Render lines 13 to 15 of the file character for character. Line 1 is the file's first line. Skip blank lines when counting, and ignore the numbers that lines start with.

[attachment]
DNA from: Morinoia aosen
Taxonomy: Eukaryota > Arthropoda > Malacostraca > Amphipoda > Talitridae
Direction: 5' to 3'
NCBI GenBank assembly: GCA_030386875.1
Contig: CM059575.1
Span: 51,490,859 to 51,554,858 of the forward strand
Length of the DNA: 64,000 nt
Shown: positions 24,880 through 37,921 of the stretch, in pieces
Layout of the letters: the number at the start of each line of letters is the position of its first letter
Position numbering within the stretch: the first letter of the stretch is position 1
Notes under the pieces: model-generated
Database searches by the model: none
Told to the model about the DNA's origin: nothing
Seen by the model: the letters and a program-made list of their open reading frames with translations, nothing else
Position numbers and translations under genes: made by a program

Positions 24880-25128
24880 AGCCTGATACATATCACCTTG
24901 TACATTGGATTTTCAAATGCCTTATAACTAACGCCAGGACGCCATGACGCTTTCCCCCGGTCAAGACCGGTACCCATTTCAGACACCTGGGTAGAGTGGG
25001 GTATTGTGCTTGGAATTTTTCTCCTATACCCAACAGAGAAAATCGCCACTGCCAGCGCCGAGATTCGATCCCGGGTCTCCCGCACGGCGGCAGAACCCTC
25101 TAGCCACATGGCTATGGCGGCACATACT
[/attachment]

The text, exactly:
Told to the model about the DNA's origin: nothing
Seen by the model: the letters and a program-made list of their open reading frames with translations, nothing else
Position numbers and translations under genes: made by a program